This past Student Body Senate elections season reeled in 33 percent more voters than last year’s elections — but that’s not the only difference between this season and previous years.
About 13 percent of the more than 60,000 students at UCF are graduate students, according to the College of Graduate Studies. And this year, the eight Senate seats for the College of Graduate Studies have all been filled. In the past three Senates — 45th, 46th and 47th — there have only been five graduate students, according to UCF’s Student Government Association.
Every college usually has one to 10 senators representing its students.
Senators act as liaisons for students in their college and are responsible for educating them, along with registered student organizations, about available SGA resources and funds.
Senators can also draft bills and propose amendments to the SGA constitution.
“We’re not invisible, we’re here on campus and we care about the experience,” said Eric Patz, who left his anesthesiology career at almost 50 years old to pursue a master’s in anthropology at UCF.
Patz is currently a senator and has served on Senate for about two years.
“I wasn’t really sure if I understood how the university worked anymore,” Patz said, thinking back to why he got involved with Senate. “I looked at it as a way to see if it could help me adjust myself to the university. … But now I’m using it more as a tool to benefit graduate students.”
Students can, for example, attend educational conferences and receive funding from SGA to cover the trips, which can cost thousands of dollars, provided that certain steps are followed and the cost breakdown remains within specific rules and guidelines.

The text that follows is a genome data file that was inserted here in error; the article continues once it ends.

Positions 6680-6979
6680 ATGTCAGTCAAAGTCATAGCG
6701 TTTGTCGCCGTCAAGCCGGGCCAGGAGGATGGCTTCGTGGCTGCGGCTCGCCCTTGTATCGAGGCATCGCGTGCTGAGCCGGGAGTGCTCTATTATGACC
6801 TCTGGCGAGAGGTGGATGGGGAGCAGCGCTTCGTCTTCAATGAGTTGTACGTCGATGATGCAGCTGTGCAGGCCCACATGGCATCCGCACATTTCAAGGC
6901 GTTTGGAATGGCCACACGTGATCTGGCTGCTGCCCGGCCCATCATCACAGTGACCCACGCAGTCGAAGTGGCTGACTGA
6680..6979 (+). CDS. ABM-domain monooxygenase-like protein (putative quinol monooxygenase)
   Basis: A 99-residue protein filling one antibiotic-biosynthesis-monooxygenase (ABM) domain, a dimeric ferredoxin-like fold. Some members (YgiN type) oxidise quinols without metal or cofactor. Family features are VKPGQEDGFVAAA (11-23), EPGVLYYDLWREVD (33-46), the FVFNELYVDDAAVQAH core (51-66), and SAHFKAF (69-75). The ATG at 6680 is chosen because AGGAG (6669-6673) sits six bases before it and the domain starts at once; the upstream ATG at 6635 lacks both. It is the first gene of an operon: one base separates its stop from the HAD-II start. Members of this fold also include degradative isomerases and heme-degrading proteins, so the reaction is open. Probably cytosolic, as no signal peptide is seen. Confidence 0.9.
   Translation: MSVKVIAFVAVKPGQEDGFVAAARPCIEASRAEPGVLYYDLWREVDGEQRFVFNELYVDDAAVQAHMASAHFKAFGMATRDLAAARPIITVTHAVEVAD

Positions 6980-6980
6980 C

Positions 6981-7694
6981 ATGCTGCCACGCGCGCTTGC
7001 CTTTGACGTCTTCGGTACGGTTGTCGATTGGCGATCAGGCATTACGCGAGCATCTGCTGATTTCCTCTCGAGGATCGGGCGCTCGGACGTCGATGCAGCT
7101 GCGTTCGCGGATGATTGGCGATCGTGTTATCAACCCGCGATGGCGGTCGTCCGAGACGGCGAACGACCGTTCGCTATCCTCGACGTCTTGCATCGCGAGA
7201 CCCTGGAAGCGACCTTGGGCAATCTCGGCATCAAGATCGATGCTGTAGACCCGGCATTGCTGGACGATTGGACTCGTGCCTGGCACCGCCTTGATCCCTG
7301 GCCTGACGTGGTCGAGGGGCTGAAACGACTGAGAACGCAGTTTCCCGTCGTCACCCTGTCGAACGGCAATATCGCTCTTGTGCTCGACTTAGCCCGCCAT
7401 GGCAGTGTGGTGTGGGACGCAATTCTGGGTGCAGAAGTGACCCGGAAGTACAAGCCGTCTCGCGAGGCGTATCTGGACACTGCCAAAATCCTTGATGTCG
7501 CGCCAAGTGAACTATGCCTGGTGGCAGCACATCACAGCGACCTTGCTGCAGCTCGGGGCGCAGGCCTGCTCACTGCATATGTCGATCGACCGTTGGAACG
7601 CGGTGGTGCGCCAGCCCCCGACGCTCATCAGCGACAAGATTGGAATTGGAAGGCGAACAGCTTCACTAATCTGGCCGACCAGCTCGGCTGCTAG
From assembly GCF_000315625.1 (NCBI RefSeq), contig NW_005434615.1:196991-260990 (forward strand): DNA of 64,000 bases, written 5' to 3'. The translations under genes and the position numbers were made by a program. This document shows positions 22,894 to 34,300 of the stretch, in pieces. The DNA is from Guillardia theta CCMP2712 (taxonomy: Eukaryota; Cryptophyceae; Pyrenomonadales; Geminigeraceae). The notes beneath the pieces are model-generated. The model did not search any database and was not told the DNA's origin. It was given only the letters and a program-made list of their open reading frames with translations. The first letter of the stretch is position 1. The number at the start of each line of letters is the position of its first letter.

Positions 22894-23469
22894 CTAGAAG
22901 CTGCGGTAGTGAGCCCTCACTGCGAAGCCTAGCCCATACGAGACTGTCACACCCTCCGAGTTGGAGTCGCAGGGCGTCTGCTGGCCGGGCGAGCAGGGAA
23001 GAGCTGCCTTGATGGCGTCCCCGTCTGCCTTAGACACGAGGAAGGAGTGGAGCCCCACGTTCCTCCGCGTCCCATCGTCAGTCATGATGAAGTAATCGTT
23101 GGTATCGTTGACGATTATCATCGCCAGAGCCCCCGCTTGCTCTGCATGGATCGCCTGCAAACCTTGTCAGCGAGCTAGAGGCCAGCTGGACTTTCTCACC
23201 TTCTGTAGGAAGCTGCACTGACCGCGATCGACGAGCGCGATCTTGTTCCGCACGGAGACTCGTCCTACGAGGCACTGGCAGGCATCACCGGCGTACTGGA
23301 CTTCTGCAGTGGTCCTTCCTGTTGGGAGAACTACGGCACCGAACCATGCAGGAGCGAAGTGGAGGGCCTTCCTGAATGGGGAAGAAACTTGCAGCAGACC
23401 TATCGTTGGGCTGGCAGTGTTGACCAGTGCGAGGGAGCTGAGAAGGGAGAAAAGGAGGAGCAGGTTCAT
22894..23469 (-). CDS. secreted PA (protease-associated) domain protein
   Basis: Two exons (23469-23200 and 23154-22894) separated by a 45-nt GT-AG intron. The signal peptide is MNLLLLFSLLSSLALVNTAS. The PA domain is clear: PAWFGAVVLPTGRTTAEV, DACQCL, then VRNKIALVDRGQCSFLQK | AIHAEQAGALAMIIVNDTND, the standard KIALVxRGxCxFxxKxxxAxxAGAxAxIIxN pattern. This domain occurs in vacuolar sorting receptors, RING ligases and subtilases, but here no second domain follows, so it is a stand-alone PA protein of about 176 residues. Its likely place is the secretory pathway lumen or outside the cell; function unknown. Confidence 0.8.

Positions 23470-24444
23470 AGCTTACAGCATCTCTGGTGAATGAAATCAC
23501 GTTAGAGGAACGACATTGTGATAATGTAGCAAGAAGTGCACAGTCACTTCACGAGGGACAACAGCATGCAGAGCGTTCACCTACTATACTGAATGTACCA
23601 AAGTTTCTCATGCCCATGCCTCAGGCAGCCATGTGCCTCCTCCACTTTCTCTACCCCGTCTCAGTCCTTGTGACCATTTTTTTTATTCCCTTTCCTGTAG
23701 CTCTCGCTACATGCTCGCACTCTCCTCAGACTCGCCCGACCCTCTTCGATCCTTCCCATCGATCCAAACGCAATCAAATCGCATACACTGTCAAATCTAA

Because many graduate students attend conferences as part of enhancing their studies, Patz said involving these students in Senate is important.
“We want all of our seats to be filled,” said Meghan Kircher, speaker of the Senate. “We want every student to be represented and have representation within their college, and having more voices — as many voices as the portion allows — is really important because when we have a full Senate, we have a healthier debate, healthier conversation.”
So why have all the slots for graduate student representatives been filled, compared with recent years when participation was sparse?
Patz said the Graduate Student Association has been working to recruit grad students and encourage them to run for a Senate seat.
“We actively sought them through engagement,” he said. “It’s such a value to the undergraduates as well because they can ask us about graduate schools ... and we can gain so much from them based on their experience. It’s a relationship that has to exist.”
Jonathan Chapin, who started his master’s in real estate at UCF in August, joined Senate on its Governmental Affairs Committee this semester after encouragement from GSA to run. Along with Senate, Chapin juggles working full-time as a real estate broker and attends night classes for his master’s degree.
“I chose GAC because I interned for Congressman [Darren] Soto back in the 113th Congress,” Chapin said. “I use that experience to give a little more insight into the legislative process. … I got to see how bills were drafted, negotiations were taking place for bills [and] what can and cannot be brought into a bill, as far as voting goes. I think I can bring that to my colleagues on GAC and bring a little insight as to how it actually works.”
Patz said Senate participation is a way to not only bring issues to light that affect students, but also as practice for life after college.
“I understand this is how the world works … where committees are formed and decisions are made by a diverse group,” he said. “You’re going to be working in groups the rest of your life, and you have to learn how to work in these groups and make these decisions and compromise and be willing to not always get your way.”
Nada Hassanein is a Digital Producer for the Central Florida Future. Follow her on Twitter at @nhassanein_ or email her at NadaH@CentralFloridaFuture.com.